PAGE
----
Kyle J. Steenblik

Fantastic Beasts and Where to Find Them is Enchantingly Fun and Charming [Review]

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fbw-promo-art-4c-smFantastic Beasts and Where to Find Them
Directed by David Yates
Written by J. K. Rowling
Based on Fantastic Beasts and Where to Find Them by J. K. Rowling
Starring: Eddie Redmayne, Katherine Waterston, Dan Fogler, Alison Sudol, Ezra Miller, Samantha Morton, Jon Voight, Carmen Ejogo, Colin Farrell
Running time 133 minutes
Rated PG-13 for some fantasy action violence
5 stars out of 5

The year is 1926 and Newt Scamander (Eddie Redmayne) has just completed a global excursion to find and document an extraordinary array of magical creatures. Arriving in New York for a brief stopover, he might have come and gone without incident…were it not for a No-Maj (American for Muggle) named Jacob (Dan Fogler), a misplaced magical case, and the escape of some of Newt’s fantastic beasts, which could spell trouble for both the wizarding and No-Maj worlds. – courtesy Warner Brothers

Years ago when the final Harry Potter film closed, and the seventh book ended many of us felt a loss. The universe continued to expand but it was never as fully satiating as we wished. We were recently granted a respite from that loss with the publication of the script for the Cursed Child stage play, but again it felt like an old friend simply visiting for the night. I am very happy to say, as a fan, Fantastic Beasts and Where to Find Them left me completely satisfied, and ravenously hungry for more. While it may not necessarily reach the emotional highs and lows achieved in the Harry Potter franchise, I believe it just needs some time.

That said I believe it was more captivating and engaging than any of the eight Harry Potter films, even if it does feel slightly blasphemous to write that. While my inner fan would find it difficult to find much fault with this film, I can honestly say it is not without flaws, none of which is fatal. Most of what I would point out is nit-picky issues with continuity, visual elements, and common cinema tropes. I cannot care too much about minor continuity errors, because the more complicated the film, the more likely props and set pieces will find themselves out of place from shot to shot. However when those continuity problems exist in post-production effects I find those less forgivable, but I feel it adds a level of character that harkens to the days when practical effects were the only option, it feels slightly more real because of those minor imperfections. Sometimes visual design does not always fit, or work. In a film set in a specific historical era sometimes the costuming is not accurate because historical accuracy does not always look the best on screen. None of those issues hurt this film. What did hurt were the clichéd plot holes, Newt’s suitcase for example. Two things bothered me, the first is that it obviously has keyholes but they are never used to lock, or unlock the case, the second is that a talented wizard should have very easily charmed a suitcase that could not be accidentally opened. Of course if either of these two plot holes had been plugged the story would not be possible. I will let that slide, but I noticed, I definitely noticed but I will buy an explanation like Newt was a little too preoccupied to worry about something like proper magical suitcase locks.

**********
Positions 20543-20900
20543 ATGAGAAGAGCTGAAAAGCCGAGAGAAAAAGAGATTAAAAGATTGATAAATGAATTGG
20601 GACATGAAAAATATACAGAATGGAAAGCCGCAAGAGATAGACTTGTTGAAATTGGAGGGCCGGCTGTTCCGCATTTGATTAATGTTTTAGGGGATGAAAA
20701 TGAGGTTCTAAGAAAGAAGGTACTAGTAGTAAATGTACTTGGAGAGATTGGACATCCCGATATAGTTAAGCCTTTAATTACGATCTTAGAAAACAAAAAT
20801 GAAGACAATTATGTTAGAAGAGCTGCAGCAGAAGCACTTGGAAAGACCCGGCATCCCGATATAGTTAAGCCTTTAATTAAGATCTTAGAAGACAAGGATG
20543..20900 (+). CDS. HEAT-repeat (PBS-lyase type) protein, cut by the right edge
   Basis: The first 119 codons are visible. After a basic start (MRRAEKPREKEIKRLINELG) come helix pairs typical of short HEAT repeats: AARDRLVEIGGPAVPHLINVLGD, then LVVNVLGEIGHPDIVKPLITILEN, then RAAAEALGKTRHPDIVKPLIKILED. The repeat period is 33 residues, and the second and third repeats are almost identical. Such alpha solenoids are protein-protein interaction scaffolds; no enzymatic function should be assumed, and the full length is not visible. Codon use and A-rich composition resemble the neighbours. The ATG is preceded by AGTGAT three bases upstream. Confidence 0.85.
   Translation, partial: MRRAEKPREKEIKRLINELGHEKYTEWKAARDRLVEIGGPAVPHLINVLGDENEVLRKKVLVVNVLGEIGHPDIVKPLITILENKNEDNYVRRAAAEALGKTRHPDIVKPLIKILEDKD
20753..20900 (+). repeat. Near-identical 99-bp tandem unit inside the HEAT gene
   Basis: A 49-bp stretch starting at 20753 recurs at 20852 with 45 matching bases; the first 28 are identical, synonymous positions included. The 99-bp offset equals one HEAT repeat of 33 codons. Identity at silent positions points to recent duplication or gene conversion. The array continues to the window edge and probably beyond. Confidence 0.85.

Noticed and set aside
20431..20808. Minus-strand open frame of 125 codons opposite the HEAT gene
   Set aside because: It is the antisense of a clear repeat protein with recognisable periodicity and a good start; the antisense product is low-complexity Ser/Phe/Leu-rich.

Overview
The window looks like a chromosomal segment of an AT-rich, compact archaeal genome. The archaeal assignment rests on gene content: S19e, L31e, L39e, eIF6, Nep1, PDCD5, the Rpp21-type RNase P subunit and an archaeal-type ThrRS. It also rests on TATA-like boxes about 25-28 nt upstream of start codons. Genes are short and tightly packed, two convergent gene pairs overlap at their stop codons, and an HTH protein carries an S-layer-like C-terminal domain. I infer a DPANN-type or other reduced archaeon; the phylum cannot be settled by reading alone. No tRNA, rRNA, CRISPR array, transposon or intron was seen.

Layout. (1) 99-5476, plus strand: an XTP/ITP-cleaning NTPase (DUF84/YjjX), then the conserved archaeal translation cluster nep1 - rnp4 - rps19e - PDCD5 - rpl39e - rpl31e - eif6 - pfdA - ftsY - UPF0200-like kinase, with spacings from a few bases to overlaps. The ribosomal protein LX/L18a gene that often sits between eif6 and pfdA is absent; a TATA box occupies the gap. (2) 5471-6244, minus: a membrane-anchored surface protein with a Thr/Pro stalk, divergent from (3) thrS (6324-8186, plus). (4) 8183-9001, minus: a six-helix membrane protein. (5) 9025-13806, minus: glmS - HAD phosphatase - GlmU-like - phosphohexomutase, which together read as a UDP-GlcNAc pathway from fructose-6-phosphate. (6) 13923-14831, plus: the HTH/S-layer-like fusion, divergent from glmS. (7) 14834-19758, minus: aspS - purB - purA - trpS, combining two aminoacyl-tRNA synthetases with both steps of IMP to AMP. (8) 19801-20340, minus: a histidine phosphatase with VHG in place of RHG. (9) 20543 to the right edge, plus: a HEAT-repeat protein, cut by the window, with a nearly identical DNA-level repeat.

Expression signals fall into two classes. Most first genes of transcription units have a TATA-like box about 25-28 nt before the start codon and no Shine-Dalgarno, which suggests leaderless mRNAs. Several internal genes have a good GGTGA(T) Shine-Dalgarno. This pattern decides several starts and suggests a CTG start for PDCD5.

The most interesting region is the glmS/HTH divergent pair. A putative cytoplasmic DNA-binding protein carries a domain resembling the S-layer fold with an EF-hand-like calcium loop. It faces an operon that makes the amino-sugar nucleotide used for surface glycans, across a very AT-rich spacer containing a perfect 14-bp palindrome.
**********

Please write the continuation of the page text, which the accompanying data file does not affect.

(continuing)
Now it sounds like I am just a kvetching film geek over thinking everything. That is probably because that is what I am, I am not ashamed to admit it. I bring that up because there are some remarkable elements of this film that absolutely blew me away. The first being the abundance of positively endearing strong characters that we can very quickly learn to care about, like Queenie Goldstein and Jacob Kowalski, played by the remarkable Alison Sudol and Dan Fogler. The second being the rich magical culture of the Americas in contract to the familiar British wizzarding culture, it appeared and felt altogether familiar and decidedly American. Finally, the magical creatures displayed beautiful personalities that allowed them to participate in the story, rather than simply act as set dressing.

Fantastic Beasts and Where to Find Them opened the door to another corner of J.K. Rowling’s magical universe I would be willing to inhabit, if I was not already there.

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